This is an intimate look at the film’s production, with Whicker and his camera crew allowed to mingle with the producers, most notably Cubby Broccoli, and cast as they go about their work in Japan. Broccoli comes across as a shrewd-yet-friendly sort of chap, clearly revelling in the fame and fortune Bond has brought to his world, and he seems to have few worries, save for the fact that Connery had decided he’d soon be hanging up his Walther PPK for good.

There are some classic moments captured on film, including a Japanese press conference which is thrown into confusion when an English-speaking journalist asks a question, only for Connery’s interpreter to insist on translating it anyway. Connery looks bemused by the whole thing and it no doubt added to his distaste of the Bondwagon he was riding at this time.

We also see Connery and his colleagues partaking of custard creams on a small boat, an incongruous sight which shatters any illusion of a suave secret agent. Later we see the actor filming on Ken Adams’ impressive volcano set, while moments before Whicker was standing beside the real volcano in Japan.

As an aside, while watching Connery running about Blofeld’s base in black and white I felt I was glimpsing some sort of alternate universe Bond, one which might have been had another set of producers got hold of the rights and decided to make B-movie versions of the Fleming novels. With his background in TV and smaller films, there’s a good chance Connery would have starred in those as well: this is as close as we’re likely to get to seeing how a series of Bond’s filmed entirely on the backlot of Pinewood or Shepperton might have looked.

Broccoli’s back a few years later on the set of 1979’s Moonraker in Barry Norman’s Film 79. The producer is this time accompanied by the self-deprecating Roger Moore. Barry Norman pushes Moore on why he continually puts himself down in front of the cameras, and its fascinating to hear his response.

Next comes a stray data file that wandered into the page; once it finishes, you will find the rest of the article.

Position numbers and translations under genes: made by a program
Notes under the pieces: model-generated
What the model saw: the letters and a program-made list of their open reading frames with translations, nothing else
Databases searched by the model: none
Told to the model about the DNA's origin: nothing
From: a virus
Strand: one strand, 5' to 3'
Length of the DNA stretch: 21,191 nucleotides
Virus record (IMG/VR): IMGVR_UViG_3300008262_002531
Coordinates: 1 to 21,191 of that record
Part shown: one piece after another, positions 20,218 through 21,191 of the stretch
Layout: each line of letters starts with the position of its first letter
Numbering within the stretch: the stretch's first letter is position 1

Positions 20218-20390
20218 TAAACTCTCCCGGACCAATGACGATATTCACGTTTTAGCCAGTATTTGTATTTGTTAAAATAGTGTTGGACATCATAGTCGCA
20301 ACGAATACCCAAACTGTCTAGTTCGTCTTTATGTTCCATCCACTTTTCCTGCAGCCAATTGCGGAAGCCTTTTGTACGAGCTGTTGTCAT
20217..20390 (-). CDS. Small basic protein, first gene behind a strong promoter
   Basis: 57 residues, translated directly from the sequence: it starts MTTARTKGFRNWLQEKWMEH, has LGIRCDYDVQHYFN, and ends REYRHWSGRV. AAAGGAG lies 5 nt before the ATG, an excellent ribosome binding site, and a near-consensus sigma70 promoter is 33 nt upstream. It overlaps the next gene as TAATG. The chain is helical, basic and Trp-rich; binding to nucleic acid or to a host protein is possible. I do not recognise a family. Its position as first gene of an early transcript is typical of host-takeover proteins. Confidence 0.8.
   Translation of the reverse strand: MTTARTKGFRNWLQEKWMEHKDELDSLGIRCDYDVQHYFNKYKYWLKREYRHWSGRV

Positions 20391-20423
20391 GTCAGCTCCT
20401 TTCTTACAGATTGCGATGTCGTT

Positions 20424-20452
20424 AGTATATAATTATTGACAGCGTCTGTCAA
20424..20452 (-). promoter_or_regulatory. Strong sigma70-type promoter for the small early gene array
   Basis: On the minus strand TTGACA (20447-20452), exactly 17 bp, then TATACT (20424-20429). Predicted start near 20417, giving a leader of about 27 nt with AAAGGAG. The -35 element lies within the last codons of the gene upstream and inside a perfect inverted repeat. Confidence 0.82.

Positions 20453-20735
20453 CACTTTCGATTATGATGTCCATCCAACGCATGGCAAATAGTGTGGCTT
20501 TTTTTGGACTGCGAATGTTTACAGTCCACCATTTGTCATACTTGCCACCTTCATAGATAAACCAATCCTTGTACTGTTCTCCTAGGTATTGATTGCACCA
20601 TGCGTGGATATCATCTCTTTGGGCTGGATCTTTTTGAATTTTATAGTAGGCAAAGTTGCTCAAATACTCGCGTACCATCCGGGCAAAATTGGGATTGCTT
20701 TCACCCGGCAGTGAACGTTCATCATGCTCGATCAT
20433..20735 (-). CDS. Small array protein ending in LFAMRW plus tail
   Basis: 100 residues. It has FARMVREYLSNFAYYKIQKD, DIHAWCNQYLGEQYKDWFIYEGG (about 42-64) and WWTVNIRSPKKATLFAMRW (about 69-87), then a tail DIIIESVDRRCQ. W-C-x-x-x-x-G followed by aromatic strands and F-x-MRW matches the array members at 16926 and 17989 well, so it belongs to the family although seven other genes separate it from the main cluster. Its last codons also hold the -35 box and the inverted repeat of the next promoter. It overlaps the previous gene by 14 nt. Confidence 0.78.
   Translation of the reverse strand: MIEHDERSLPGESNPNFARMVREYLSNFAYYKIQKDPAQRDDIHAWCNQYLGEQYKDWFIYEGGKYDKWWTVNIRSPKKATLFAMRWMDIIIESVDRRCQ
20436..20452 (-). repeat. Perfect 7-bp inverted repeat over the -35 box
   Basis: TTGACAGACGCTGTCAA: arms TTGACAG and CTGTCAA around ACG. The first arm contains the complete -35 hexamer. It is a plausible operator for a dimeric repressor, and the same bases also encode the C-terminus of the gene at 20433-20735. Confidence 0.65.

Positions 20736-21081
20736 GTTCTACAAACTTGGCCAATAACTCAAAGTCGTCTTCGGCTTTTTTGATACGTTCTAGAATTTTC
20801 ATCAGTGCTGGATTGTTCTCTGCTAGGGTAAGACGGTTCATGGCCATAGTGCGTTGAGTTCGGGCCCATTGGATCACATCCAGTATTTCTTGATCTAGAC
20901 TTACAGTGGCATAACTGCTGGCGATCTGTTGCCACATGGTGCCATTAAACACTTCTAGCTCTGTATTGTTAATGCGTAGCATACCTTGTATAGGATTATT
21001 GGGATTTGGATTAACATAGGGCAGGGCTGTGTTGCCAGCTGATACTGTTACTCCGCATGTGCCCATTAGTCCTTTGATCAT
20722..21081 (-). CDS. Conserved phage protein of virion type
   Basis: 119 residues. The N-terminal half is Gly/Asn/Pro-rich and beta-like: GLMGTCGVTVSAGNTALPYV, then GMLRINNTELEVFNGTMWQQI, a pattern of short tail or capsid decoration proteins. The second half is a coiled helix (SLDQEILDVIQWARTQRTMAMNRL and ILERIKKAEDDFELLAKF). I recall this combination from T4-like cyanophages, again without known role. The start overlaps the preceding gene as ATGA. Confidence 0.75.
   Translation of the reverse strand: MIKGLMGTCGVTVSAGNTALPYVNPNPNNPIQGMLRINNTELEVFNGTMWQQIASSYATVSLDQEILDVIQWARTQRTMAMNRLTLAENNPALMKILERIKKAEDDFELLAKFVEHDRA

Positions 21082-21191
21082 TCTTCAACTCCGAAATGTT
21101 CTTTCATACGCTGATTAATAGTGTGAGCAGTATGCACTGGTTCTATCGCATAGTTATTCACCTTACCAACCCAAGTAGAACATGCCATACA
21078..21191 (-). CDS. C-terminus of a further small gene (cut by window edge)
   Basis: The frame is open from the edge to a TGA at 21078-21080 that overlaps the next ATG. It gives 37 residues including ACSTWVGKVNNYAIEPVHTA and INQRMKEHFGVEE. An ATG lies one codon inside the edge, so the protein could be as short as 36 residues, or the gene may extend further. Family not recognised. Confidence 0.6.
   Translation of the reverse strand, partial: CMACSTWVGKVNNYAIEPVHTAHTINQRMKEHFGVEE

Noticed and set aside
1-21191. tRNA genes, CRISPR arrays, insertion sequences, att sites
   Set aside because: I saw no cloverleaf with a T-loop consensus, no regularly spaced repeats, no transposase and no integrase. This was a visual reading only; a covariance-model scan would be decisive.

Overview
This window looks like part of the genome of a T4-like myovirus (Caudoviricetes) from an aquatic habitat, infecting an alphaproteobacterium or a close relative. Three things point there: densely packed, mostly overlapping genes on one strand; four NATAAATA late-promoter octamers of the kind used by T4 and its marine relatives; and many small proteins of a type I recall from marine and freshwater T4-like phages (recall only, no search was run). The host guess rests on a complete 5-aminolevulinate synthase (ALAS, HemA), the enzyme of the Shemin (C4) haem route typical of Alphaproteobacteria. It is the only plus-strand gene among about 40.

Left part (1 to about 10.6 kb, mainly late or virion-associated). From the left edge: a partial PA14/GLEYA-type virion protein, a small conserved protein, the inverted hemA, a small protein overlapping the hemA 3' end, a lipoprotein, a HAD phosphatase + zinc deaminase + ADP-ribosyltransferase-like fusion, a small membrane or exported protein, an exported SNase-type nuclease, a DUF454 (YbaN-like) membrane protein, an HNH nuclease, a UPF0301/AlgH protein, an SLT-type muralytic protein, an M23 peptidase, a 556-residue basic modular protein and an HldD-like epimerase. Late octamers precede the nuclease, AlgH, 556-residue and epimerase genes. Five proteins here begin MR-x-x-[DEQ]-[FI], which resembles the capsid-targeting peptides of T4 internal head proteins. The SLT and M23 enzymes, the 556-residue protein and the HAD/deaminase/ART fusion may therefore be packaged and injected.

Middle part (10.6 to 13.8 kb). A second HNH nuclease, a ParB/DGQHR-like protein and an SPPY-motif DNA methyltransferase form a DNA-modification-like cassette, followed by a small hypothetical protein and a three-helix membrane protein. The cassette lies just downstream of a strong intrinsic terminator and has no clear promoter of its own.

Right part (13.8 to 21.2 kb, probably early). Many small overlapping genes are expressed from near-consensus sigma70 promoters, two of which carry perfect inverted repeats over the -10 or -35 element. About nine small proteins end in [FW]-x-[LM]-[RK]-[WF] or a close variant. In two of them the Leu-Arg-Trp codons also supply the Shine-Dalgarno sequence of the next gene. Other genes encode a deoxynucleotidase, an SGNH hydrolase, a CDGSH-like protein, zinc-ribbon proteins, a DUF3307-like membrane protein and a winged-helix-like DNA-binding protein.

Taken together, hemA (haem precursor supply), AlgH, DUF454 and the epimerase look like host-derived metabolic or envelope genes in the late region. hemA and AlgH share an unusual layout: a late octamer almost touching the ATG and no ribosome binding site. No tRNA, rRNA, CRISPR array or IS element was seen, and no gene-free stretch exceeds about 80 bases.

The penultimate reel of Bond footage is from a November 1999 episode of the BBC’s long-running science series, Tomorrow’s World, screened a week before The World is Not Enough arrived in UK cinemas.

A clunky looking backpack helicopter, a video camera which looked sophisticated 11 years ago and a robot which can help you mix a perfect dry martini are some of the goodies on offer, and the presenters enter into the spirit of it all (in particular Peter Snow who has a touch of the Q about him) but it’s pretty missable all round.

Finally, on the eve of publication of Sebastian Faulks Devil May Care in 2008, BBC Breakfast invited Young Bond author Charlie Higson and novelist Kate Mosse in to discuss Fleming’s legacy.

Radio-wise, the selection kicks-off with a cracking interview between Ian Fleming and fellow thriller writer, Raymond Chandler, from July 1958. The pair appear to have been left in a BBC studio with a packet of cigarettes and bottle of whisky between them, conversation shifting from their favourite novels to the differences in their writing styles.

Things get very interesting when Fleming quizzes Chandler on how to set up a real-life mafia hit before asking him if he’d ever considered killing anyone himself. Chandler’s matter-of-fact response is a joy to listen to and takes Fleming slightly by surprise. I can’t praise this programme highly enough and it’s the one every Bond (and Chandler) fan should listen to if they want to get more of a feel for the man.

From December 1974 there’s an overview of director Guy Hamilton’s career, including a brief interview with him. As well as insisting that a film’s budget should be seen on the screen and that on-set collaboration is vital, Hamilton has an interesting take on the character of Bond: he’s a latter-day Saint George, with the villains cast as the dragon.

Broadcast in November 1990, a year after Licence to Kill had been released and five years before GoldenEye would arrive in cinemas, Radio 5’s Cult Heroes – James Bond wasn’t promoting anything (though the VHS of Licence may well have been hitting the shops) but Bond himself.

There’s also a brief soundbite from Bond producer Michael G Wilson who states that everything is looking rosy for Bond at this point, though clearly that wasn’t to be the case for much longer. Legal battles would keep Bond off our screens for a while longer, but whether Wilson knew that or not is hard to know.

Speaking of the 17th Bond movie, the original Moneypenny, Lois Maxwell, was drafted onto Radio 4’s Woman’s Hour along with journalist Anne Billson in December 1995 to discuss feminism in the series. This followed the arrival of Judi Dench as the first M in GoldenEye, something which put a new spin on the treatment of women in Bond.